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A tribute to...

Rose Beecroft

Published: Wed 10th Jul 2019

"She was just an incredibly strong and courageous woman who was humble and proud of her family and was genuinely happy to be self-sacrificing and giving in every situation."

- John Beecroft


PETITE, polite, tough, attractive and dedicated to her family.

These are just a few of the words used to describe Rose Beecroft (nee Le Pinez), who died on June 14, 2019 at the age of 91.

For Rose, life began in Melbourne in 1927, the same year Edmond Hogan took over as the Premier of Victoria from John Allan, Parliament House was opened in Canberra by the Duke of York and Melbourne gangster Squizzy Taylor was killed in a shoot-out with Sydney gangsters in Carlton.

The youngest of six children in a blended family - and the only natural child of the second marriage for her parents Albert and Rose, Rose's childhood years were spent living in Victoria during the Great Depression.

Her family lived in Collingwood at the time she was born, but they were forced to escape from the city to find work during the Depression, landing in Berry's Creek, Gippsland where her father worked on a farm.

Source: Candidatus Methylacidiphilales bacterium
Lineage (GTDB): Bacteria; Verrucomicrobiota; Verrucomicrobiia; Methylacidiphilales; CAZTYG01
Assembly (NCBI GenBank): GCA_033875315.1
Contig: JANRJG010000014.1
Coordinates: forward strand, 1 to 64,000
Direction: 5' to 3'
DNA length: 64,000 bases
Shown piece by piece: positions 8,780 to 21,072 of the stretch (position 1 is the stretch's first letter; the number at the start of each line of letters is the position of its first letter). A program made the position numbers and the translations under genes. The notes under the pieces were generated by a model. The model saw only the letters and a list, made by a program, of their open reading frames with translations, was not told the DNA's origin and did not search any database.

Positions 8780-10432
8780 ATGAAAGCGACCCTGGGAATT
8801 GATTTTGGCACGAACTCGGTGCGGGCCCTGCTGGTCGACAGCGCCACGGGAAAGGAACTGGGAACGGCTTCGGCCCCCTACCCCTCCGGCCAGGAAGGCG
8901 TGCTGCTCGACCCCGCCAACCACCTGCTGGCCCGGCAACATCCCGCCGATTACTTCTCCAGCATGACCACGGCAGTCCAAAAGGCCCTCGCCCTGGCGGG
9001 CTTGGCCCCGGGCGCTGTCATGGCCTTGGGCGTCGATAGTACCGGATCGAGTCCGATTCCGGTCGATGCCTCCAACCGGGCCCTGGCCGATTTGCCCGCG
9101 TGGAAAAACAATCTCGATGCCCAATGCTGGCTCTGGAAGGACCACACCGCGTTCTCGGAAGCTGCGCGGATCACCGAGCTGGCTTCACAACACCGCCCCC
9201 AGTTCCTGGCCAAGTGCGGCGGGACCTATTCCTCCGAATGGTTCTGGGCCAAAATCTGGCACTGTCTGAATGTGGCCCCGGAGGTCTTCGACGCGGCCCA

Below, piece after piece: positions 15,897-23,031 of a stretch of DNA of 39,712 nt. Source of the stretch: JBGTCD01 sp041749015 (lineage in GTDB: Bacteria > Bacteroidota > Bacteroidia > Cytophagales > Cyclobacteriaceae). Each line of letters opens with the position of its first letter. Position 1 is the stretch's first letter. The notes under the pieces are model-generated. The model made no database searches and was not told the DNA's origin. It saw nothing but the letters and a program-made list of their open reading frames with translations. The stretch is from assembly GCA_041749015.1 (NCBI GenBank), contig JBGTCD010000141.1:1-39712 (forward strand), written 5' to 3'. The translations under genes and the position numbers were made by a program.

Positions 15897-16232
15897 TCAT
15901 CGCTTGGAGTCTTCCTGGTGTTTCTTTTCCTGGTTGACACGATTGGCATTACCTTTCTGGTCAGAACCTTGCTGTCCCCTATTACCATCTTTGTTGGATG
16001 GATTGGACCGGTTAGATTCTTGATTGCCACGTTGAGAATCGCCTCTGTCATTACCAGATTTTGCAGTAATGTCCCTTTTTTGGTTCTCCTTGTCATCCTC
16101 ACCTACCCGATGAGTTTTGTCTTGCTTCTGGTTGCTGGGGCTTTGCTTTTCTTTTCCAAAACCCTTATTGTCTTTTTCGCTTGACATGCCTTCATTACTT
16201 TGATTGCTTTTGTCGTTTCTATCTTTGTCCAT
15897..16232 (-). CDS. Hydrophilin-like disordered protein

In the early years in Collingwood, Rose suffered from polio and required an iron lung to help her through it. She was also forced to wear calipers to help strengthen her legs.

By the time they moved to the country her body had strengthened and there are pictures of her and another two school friends riding a horse to school when she was about 8 or 9.

As she grew up, Rose dreamed of being a hairdresser.

The times were against her though. She instead left school in Year 8, when she was 14, and took a job working as an accounts clerk at the local Moran & Cato Grocery Store. At the time Moran & Cato were one of the biggest grocery chains in Australia.